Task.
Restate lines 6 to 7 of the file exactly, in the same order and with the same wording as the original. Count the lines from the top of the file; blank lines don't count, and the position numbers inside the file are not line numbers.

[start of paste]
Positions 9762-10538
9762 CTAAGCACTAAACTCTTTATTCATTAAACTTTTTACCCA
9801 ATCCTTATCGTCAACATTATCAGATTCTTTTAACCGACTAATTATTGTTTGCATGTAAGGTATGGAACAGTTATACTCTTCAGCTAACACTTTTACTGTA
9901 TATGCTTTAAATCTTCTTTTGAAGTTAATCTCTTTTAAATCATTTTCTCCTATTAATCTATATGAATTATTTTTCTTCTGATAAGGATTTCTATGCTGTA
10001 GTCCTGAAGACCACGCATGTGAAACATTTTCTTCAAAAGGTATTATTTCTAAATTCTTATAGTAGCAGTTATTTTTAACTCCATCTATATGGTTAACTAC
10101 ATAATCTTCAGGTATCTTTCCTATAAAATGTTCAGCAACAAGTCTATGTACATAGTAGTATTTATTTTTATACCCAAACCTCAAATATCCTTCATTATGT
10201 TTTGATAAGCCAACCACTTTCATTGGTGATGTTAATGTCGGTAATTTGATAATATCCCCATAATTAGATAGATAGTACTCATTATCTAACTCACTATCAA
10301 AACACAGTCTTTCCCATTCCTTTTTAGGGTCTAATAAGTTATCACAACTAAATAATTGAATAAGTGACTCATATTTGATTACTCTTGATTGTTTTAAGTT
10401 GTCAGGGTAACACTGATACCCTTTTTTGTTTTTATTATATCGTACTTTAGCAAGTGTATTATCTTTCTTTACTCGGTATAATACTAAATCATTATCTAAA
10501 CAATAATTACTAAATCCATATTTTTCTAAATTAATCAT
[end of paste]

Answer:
10101 ATAATCTTCAGGTATCTTTCCTATAAAATGTTCAGCAACAAGTCTATGTACATAGTAGTATTTATTTTTATACCCAAACCTCAAATATCCTTCATTATGT
10201 TTTGATAAGCCAACCACTTTCATTGGTGATGTTAATGTCGGTAATTTGATAATATCCCCATAATTAGATAGATAGTACTCATTATCTAACTCACTATCAA